Detection and characterisation of group A rotavirus in asymptomatic piglets in southern Ireland

Detection and characterisation of group A rotavirus in asymptomatic piglets in southern Ireland Porcine group A rotaviruses (GARV) are causative agents of enteritis in piglets and are a large reservoir of genetic material for the diversification of human GARVs. Accumulation of information on the genetic heterogeneity of porcine viruses is pivotal for readily characterising unusual human strains. Screening of 292 fecal samples, collected from 4–5- to 8–9-week-old asymptomatic pigs from four herds in Ireland between 2005 and 2007 resulted in 19 (6.5%) samples testing positive by reverse-transcription PCR (RT-PCR) for GARV. The strains were molecularly characterized to collate data on the VP7 and partial VP4 outer capsid genes. By sequence analysis of the VP7 gene, the Irish strains were identified as G2, G4, G5, G9 and G11 viruses. The G11 strains were closely related to other human and porcine G11 strains, while the G2 strains resembled porcine G2 viruses detected recently in Europe and southern Asia. The G4 strains were distantly related to other G4 human and animal strains, constituting a separate G4 VP7 lineage. Analysis of the G5 strains revealed that they were similar to a selection of G5 human and porcine strains, while the G9 strains resembled other porcine G9 viruses. By sequence analysis of the VP8* fragment of the VP4, the Irish viruses were characterised as P(6), P(7), P(13), P(13)/(22), P(26) and P(32). http://www.deepdyve.com/assets/images/DeepDyve-Logo-lg.png Archives of Virology Springer Journals

Detection and characterisation of group A rotavirus in asymptomatic piglets in southern Ireland

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Publisher
Springer Vienna
Copyright
Copyright © 2010 by Springer-Verlag
Subject
Biomedicine; Infectious Diseases; Medical Microbiology ; Virology
ISSN
0304-8608
eISSN
1432-8798
D.O.I.
10.1007/s00705-010-0713-1
Publisher site
See Article on Publisher Site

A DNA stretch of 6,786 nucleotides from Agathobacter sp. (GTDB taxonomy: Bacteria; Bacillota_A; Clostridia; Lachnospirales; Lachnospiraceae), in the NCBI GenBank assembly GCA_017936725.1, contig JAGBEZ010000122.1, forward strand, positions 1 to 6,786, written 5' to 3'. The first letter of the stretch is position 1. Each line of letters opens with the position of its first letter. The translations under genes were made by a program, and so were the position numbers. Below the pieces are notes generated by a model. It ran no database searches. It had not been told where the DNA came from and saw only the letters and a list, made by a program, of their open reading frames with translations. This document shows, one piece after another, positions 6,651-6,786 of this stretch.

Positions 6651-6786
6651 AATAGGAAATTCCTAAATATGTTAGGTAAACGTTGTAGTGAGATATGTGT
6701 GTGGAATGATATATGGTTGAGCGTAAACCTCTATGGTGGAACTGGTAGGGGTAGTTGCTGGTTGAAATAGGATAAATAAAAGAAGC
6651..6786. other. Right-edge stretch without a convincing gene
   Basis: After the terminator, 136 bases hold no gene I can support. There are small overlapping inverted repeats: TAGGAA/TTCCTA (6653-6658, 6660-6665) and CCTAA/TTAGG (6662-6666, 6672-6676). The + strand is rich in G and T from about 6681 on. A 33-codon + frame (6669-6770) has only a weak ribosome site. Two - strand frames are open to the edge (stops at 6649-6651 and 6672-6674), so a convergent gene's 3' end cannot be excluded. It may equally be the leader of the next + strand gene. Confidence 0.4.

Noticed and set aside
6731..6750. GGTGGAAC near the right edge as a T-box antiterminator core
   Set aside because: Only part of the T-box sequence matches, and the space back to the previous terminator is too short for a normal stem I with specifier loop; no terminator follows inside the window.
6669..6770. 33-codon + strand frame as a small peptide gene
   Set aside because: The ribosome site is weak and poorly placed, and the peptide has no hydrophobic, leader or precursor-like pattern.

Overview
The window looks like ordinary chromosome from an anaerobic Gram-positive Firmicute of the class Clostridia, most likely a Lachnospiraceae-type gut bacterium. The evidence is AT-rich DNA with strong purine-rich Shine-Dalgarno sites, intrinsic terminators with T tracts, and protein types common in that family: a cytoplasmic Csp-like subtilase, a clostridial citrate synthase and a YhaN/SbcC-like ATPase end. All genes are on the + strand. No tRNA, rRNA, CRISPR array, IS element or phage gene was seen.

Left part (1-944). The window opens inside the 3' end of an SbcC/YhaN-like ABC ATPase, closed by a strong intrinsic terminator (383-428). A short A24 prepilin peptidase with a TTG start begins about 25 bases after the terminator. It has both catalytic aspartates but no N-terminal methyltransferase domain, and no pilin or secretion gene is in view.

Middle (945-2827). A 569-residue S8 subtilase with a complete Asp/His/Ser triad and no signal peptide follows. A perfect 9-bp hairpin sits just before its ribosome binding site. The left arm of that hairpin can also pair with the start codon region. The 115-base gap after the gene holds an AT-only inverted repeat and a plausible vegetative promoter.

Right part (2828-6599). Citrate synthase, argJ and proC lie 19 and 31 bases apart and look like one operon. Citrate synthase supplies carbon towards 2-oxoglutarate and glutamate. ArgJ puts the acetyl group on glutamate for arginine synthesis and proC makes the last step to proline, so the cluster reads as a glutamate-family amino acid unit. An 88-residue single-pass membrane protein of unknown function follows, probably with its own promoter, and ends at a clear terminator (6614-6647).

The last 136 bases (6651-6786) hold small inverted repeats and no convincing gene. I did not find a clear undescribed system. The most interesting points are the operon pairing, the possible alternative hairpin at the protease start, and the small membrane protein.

Abstract

Porcine group A rotaviruses (GARV) are causative agents of enteritis in piglets and are a large reservoir of genetic material for the diversification of human GARVs. Accumulation of information on the genetic heterogeneity of porcine viruses is pivotal for readily characterising unusual human strains. Screening of 292 fecal samples, collected from 4–5- to 8–9-week-old asymptomatic pigs from four herds in Ireland between 2005 and 2007 resulted in 19 (6.5%) samples testing positive by reverse-transcription PCR (RT-PCR) for GARV. The strains were molecularly characterized to collate data on the VP7 and partial VP4 outer capsid genes. By sequence analysis of the VP7 gene, the Irish strains were identified as G2, G4, G5, G9 and G11 viruses. The G11 strains were closely related to other human and porcine G11 strains, while the G2 strains resembled porcine G2 viruses detected recently in Europe and southern Asia. The G4 strains were distantly related to other G4 human and animal strains, constituting a separate G4 VP7 lineage. Analysis of the G5 strains revealed that they were similar to a selection of G5 human and porcine strains, while the G9 strains resembled other porcine G9 viruses. By sequence analysis of the VP8* fragment of the VP4, the Irish viruses were characterised as P(6), P(7), P(13), P(13)/(22), P(26) and P(32).

Journal

Archives of VirologySpringer Journals

Published: Aug 1, 2010

References

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